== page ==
Parents: Important vaccination difference between United States and Ireland
Almost weekly throughout the school year my son would come home and announce details of the latest kid in his class to get chickenpox (that's varicella for all your sciencey folk). More often than not the kid would be out of school for a week or so, and when they'd return they would still be showing signs of the illness. Pretty normal stuff here in Ireland, it seems. Almost all kids here get the chickenpox. Why? Read on.
When we moved here, it was a big surprise to hear that in Ireland children are not vaccinated against Chickenpox. Not as part of the regular schedule of immunizations at least anyway. In the US, almost every kid is. It's the norm in America to vaccinate against the illness, and therefore you are very unlikely to hear of an outbreak. The norm in America is for children to receive their first immunization around 12 months old, and again when they are around 4 years old. The CDC recommended immunization schedule can be found here.
In Ireland, if you want your child immunized against chickenpox, then you must go about specially ordering the vaccination, and having your doctor administer it. This is precisely what we did when we arrived. Our youngest was too young before we left America to get the vaccine, so we did it soon after arriving. There were neighbour kids, and cousins too, who were passing it from one to another, and we didn't want our little one at risk. You may be wondering the cost...we paid a total of 140 Euros. That was for 2 shots, a few days apart, at 70 each.
Some people thought we were crazy to get the vaccine. There is a very laid back attitude to a lot of things in Ireland, and kids getting chickenpox is one of those things. The statistics are highly in favour of kids coming out the other side of it feeling healthy and fine, but there can be a serious risk to their health too. Small as the risk is, in my view (a view possibly altered by living in the US) it's not one worth taking.
It'll probably be a relief to most parents moving to Ireland with their kids to hear that Ireland does have a vaccination program in place for children, and all the major life-threatening illnesses are vaccinated against (e.g. TB, MMR, etc). However, unlike other countries (including at least parts of the US) there is no legal requirement to vaccinate before your child goes to school. It's comforting to know that almost every parent does vaccinate their kids against the worst illnesses, and it's also good to hear that there is a school vaccination program in place (see the links below) which at least serves as a reminder to parents to make sure their kids are kept up-to-date on the recommended immunizations.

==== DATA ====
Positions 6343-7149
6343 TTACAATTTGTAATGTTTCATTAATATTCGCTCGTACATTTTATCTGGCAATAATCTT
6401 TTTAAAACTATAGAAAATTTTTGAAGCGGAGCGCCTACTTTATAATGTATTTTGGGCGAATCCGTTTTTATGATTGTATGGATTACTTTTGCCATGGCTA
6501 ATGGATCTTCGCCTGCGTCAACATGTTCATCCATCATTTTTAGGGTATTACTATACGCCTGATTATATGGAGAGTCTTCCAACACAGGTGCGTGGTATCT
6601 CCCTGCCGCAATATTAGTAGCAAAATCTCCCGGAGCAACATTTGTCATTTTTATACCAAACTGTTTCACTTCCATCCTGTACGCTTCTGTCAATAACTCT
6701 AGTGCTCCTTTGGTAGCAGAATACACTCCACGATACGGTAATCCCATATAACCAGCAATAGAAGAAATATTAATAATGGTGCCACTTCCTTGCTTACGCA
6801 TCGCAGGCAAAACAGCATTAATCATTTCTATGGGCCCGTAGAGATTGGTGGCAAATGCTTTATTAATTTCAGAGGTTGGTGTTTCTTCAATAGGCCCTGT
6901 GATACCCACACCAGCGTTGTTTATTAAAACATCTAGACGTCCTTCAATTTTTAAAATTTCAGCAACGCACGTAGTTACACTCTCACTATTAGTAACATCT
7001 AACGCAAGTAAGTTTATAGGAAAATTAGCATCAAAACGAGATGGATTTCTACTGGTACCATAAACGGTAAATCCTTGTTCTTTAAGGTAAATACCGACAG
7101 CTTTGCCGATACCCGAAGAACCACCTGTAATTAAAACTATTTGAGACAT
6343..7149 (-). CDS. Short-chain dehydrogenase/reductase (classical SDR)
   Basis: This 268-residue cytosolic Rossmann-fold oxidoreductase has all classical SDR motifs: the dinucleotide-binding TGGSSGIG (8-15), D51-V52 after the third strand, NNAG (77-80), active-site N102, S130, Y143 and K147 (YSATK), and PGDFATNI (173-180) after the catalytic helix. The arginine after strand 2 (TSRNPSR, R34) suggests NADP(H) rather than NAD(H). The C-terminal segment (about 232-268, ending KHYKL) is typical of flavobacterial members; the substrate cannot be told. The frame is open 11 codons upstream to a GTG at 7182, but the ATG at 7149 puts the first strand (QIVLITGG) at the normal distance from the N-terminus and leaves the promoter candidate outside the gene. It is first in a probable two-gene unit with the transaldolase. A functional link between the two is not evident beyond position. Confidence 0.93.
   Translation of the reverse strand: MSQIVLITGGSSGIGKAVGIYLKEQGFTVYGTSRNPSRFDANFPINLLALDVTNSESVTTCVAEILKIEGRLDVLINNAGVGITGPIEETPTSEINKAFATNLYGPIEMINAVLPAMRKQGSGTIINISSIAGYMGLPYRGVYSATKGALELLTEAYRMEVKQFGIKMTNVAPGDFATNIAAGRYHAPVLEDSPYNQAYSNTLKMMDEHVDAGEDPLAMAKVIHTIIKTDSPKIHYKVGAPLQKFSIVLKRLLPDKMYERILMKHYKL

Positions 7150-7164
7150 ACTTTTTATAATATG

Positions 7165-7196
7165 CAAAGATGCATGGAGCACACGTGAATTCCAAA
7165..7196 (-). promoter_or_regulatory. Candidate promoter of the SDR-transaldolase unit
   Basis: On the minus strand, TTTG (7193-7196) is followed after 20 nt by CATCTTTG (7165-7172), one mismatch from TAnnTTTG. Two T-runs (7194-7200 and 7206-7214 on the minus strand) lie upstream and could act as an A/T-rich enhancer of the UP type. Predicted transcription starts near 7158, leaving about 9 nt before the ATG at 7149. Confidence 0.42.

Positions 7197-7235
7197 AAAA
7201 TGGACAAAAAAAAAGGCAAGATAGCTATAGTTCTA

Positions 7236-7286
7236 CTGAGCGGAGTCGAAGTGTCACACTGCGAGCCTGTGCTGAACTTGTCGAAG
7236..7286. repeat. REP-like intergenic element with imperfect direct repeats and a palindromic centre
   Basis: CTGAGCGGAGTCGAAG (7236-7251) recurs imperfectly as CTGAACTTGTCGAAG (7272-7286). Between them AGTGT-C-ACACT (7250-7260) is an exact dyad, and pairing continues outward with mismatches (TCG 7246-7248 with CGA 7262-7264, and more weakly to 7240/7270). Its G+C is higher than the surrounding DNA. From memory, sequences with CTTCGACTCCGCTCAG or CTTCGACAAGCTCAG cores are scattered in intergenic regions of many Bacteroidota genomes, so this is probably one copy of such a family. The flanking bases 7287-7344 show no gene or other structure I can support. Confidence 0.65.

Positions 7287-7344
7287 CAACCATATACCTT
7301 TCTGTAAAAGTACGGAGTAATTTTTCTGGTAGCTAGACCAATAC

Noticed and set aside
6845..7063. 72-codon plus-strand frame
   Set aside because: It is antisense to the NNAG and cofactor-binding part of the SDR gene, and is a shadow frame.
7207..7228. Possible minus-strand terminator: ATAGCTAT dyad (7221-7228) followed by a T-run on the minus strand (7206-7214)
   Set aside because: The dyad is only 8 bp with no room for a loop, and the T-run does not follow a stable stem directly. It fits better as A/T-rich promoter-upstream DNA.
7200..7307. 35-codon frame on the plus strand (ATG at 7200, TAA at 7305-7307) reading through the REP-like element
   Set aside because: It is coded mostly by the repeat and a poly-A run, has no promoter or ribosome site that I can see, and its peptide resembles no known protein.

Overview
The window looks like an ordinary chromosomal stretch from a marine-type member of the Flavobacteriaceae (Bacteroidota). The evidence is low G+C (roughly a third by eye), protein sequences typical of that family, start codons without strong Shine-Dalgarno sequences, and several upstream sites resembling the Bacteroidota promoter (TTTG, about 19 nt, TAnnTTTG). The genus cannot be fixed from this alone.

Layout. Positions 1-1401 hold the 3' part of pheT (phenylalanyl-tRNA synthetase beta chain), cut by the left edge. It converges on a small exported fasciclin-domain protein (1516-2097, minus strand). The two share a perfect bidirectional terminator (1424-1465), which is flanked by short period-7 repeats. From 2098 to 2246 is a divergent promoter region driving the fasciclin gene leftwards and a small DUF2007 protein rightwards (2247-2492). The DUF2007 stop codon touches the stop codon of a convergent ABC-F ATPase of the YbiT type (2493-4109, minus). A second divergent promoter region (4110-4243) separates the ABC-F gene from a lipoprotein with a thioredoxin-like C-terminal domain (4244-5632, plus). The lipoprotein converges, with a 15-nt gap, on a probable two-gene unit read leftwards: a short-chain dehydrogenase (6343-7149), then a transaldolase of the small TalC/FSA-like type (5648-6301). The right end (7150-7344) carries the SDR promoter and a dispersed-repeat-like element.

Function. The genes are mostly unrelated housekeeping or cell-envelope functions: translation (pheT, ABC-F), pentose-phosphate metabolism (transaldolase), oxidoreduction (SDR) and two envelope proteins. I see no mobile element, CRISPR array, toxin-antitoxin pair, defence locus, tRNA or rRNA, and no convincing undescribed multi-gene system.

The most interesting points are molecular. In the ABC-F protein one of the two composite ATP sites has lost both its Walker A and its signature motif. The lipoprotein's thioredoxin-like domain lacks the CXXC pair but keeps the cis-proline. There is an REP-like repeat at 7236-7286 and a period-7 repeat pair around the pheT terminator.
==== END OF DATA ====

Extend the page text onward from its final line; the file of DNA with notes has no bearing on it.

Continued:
If you are moving here and want to try to avoid your kid suffering with chickenpox, I suggest getting the vaccine taken care of in advance of getting here if you can. In our case, if we had left the US a month or so later, it would've been administered for free as part of the regular routine of childhood immunizations.
I'd be interested to hear from anyone familiar with other medical situations that might be different here in comparison with other countries. Leave a comment below, or send me a message via the contact form if you'd prefer.
- HSE Chickenpox info http://www.hse.ie/portal/eng/health/az/C/Chickenpox/
- CA Dept of Health info https://www.cdph.ca.gov/HEALTHINFO/DISCOND/Pages/Varicella.aspx
- CDC vaccine info: http://www.cdc.gov/vaccines/vpd-vac/varicella/default.htm
- Citizens Information Child Health Services http://www.citizensinformation.ie/en/health/children_s_health/child_health_services.html
- HSE Immunization info http://www.hse.ie/eng/health/immunisation/
- HSE School Program Immunization info http://www.hse.ie/eng/health/immunisation/pubinfo/schoolprog/